From a metabolic point of view, life begins at the cellular level. This level is made up of the smallest unit of living matter, the cell. Individual cells may have some common functions but vary widely in size and shape.
Living creatures have various levels of organization that are extremely complex. Starting at the lowest level of organization, subatomic particles, such as protons, neutrons and electrons, make up atoms that can combine with other atoms to form a variety of molecules.
Atoms turn into molecules that get together and form cellular structures, including organelles. Many different organelles work together inside a cell. The cell is the most basic functional unit of life.
In a multicellular organism, a group of cells that all share the same tasks is called a tissue, and one or more tissues form an organ. Organs are organized into organ systems, and a whole organism has many organ systems working together.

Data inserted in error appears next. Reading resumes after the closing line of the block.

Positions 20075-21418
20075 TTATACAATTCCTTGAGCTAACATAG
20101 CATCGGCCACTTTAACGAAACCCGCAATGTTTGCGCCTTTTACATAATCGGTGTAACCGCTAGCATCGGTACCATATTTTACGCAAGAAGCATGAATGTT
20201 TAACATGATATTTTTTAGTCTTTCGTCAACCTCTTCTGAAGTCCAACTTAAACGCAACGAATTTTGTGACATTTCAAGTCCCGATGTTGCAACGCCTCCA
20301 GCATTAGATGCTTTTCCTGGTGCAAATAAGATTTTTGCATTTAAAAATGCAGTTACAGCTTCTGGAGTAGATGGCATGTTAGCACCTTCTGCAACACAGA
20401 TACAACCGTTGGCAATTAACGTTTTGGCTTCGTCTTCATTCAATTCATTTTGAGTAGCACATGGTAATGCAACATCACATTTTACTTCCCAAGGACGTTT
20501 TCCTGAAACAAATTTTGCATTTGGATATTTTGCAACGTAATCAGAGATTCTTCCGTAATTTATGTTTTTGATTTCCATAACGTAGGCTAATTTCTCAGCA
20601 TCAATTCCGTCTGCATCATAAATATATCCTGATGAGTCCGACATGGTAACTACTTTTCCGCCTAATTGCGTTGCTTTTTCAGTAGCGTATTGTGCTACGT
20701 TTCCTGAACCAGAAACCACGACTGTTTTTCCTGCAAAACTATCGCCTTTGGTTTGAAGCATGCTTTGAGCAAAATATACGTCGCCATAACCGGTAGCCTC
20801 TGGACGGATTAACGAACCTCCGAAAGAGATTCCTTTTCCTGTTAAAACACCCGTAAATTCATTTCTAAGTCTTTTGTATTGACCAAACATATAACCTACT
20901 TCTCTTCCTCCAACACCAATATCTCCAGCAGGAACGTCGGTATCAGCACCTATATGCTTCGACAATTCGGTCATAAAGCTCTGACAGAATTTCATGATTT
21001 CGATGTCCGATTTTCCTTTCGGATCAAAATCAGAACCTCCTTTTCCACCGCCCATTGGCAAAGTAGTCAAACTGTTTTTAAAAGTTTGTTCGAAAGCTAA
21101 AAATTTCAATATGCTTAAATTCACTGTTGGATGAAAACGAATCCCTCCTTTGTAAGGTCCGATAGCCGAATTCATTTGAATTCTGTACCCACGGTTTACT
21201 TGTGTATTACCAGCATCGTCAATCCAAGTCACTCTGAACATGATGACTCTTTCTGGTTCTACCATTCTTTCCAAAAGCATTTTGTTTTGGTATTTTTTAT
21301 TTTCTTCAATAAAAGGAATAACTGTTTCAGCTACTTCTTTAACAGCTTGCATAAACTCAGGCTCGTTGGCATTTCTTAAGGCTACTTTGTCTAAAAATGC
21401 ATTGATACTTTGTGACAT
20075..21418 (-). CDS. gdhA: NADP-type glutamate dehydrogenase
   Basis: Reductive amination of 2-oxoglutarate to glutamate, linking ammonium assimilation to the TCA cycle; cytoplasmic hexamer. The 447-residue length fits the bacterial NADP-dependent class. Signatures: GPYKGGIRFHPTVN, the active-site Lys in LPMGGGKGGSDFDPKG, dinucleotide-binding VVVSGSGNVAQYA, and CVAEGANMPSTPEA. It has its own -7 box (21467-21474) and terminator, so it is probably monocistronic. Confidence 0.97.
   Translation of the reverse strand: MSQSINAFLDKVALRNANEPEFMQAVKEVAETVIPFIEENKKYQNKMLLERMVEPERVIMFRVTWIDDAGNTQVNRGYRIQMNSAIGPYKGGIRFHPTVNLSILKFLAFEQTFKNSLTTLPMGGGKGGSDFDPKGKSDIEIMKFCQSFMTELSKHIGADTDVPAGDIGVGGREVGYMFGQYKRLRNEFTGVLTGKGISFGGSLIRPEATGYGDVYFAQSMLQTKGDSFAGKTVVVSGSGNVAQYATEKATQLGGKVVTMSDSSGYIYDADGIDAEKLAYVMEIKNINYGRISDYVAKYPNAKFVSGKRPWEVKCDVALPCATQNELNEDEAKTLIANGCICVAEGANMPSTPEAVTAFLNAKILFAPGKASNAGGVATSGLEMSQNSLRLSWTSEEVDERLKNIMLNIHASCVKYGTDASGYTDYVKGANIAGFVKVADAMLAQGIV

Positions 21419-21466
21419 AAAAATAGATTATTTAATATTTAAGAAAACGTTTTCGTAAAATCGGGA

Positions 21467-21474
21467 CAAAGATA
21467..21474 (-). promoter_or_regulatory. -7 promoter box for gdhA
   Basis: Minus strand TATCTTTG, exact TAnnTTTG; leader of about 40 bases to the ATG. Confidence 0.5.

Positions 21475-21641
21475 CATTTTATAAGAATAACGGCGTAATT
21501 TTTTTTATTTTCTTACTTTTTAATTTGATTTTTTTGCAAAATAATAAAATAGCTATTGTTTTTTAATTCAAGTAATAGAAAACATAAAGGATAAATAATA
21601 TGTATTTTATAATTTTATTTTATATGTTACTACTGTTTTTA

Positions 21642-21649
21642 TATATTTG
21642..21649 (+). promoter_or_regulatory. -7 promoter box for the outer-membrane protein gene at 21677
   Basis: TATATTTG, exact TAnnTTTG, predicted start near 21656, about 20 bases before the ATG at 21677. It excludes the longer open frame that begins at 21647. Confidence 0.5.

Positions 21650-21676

An ecosystem includes all the living organisms in a certain area, in addition to the nonliving parts of their environment, which usually includes many different communities. Finally, the highest level of organization is the biosphere, encompassing all living things on Earth.
A single-celled individual lacks tissues, organs and organ systems but still has the same levels of organization below the cellular level: protons, neutrons, electrons, atoms and molecules.